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bwanamitch
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Forecast Mfuwe Aug 10
Clear. High: 89 F / 32 C Wind ENE 6 mph / 10 km/h

Forecast Narok (near Masai Mara) Aug 10
Clear. High: 80 F / 27 C Wind ESE 4 mph / 7 km/h

Forecast Narok (near Masai Mara) Aug 10 Night
Scattered Clouds. Low: 57 F / 14 C Wind East 6 mph / 10 km/h

Mitch
 
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Aug 9th, 2005, 08:50 PM
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Bwanamitch, I did find current info , but I couldn't find for Mfuwe was seasonal averages by month--for example for October or November. Is there a source for this?
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Aug 10th, 2005, 06:41 AM
  #11
bwanamitch
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Weather Averages for Mfuwe:
http://www.weatherreports.com/Mfuwe,.../averages.html

Mitch
 
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Aug 10th, 2005, 07:39 AM
  #12
 
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OK, I checked the "averages" for a bunch of places I have been, areas I know people who live there. I think there are real problems with using this data for holiday planning.
Mfuwe, just as an example. Friends who live there tell me that October and November temps at midday are often 40C/104F. And that it is still hot at night. The averages of course won't show the high days--averages always lose this.

I also checked out other seasons when I have been there, and again it doesn't match. During May for example, during the last two years (I was there pretty much the whole month, including part of June) the night time temps never got as low as these "average lows" and the daytime temps were considerably higher too. I considered it on the warm side of comfortable. It was typically in the low mid 80s by 8am, and in the low 90s by about 9 or 10am.

October isn't called "suicide month" in Zambia for nothing! And these numbers don't reflect that at all.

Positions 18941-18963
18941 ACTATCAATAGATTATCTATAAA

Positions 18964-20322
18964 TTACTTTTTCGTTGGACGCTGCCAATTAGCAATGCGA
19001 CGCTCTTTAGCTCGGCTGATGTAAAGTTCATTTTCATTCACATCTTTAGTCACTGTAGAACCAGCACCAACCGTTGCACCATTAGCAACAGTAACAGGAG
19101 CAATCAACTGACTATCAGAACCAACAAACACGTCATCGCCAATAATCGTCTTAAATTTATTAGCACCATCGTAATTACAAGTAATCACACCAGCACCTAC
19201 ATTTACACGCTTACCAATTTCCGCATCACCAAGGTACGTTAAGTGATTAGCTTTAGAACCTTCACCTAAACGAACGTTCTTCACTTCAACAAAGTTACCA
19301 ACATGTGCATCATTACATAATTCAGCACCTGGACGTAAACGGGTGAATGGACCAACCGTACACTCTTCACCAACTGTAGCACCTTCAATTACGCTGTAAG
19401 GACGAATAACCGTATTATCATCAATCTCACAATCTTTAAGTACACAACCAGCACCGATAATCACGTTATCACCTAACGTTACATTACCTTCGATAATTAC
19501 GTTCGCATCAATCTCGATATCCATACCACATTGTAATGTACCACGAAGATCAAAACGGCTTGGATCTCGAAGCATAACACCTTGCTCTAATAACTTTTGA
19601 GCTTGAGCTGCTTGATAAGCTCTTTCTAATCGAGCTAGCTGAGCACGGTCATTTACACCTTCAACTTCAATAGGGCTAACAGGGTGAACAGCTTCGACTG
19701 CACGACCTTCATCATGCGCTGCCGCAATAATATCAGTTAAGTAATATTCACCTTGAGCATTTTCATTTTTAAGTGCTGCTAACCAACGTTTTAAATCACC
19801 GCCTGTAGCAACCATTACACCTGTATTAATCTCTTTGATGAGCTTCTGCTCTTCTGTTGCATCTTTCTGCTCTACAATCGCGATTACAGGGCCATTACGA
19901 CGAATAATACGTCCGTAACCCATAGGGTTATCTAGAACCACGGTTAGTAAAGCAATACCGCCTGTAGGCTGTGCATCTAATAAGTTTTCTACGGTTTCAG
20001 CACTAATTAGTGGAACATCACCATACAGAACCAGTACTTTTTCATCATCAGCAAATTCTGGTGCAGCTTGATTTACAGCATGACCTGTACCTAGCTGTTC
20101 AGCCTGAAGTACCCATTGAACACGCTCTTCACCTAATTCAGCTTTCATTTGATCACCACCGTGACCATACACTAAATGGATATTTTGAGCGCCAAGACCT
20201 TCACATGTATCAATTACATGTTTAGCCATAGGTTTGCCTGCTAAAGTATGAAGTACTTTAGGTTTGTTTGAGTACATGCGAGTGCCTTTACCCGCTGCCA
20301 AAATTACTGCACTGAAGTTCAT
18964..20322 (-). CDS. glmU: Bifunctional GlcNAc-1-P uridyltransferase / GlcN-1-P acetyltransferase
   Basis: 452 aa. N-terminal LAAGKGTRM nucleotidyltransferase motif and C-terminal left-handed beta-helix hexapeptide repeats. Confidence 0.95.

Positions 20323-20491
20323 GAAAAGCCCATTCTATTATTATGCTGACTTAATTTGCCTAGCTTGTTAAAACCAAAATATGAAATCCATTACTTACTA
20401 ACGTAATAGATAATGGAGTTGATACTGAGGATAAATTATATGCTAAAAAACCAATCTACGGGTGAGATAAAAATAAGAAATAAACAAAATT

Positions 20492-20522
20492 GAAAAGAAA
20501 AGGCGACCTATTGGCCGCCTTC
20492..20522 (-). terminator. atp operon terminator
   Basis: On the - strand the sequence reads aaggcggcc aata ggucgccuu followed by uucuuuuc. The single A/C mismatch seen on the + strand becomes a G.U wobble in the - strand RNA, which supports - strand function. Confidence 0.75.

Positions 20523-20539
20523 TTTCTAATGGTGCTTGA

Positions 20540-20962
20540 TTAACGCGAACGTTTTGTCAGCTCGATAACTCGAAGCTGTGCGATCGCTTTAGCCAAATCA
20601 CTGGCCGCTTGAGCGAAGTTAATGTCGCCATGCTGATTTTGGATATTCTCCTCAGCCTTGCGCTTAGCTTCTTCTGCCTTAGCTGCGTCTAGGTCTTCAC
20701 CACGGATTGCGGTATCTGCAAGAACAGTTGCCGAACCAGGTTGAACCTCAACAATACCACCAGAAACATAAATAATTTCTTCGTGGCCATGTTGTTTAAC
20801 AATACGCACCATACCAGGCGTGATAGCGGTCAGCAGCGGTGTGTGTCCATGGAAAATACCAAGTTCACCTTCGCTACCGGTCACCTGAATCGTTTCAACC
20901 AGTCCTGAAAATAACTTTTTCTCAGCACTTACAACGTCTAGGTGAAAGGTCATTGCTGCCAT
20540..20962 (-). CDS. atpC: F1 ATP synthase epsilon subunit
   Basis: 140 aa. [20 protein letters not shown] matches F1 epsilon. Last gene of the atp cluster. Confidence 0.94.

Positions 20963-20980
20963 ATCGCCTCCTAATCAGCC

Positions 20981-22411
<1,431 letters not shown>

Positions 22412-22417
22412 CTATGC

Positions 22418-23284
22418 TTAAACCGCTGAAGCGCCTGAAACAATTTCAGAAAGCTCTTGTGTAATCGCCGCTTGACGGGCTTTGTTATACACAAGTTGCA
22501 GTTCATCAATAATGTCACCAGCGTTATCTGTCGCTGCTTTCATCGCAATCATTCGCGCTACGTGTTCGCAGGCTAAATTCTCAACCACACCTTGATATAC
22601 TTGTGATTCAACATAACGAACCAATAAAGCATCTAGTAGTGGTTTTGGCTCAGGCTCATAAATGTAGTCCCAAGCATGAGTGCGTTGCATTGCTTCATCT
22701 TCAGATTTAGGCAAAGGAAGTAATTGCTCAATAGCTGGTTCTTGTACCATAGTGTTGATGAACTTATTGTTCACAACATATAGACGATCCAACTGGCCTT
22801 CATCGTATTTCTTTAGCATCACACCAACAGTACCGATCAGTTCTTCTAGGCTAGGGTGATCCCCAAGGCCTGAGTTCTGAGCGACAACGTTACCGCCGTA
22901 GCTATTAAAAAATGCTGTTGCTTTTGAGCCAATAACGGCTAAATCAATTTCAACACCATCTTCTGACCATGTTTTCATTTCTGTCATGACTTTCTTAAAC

I think the "average temp" is pretty useless in areas where day/night temps swing alot, and even the "average highs" and average lows are too homogenized to be of much use. Temps are just not that consistent there. I also wonder about their sources of data.

Some of the other locations seem to provide better data. I think it was Maun that posted average number of days when temps were above 90F-- this is far more useful. Of course in Botswana, depending on location, they very regularly have temps over 100F, but this is not reflected anywhere in the chart.

BTW, this discussion has nothing to do with the original question about Kenya...I think SiestaLinda has already received good advice about that.
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Aug 10th, 2005, 08:00 AM
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Just for fun, do a google search on something like: temperatures October "suicide month" ...see what you find, and compare that info to the weather charts.
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Aug 10th, 2005, 09:08 AM
  #14
bwanamitch
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tashak,

Regarding the data source: as far as I know all the daily weather data come from WMO-registered weather stations (WMO: World Meteorological Organization) and should always be the same on different weather websites, at least for Africa, because all these data are public domain. The weather stations are mainly located at airports or airstrips.

Mitch
 
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Aug 10th, 2005, 09:36 AM
  #15
bwanamitch
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tashak,

Regarding the 'high' temperatures: these are not the highest temperatures for that location but only the highest of the transmitted data. For instance, if a weather station only transmits data each three or four hours, you only get the real highest temperature if one of these transmissions take place at noon.

Mitch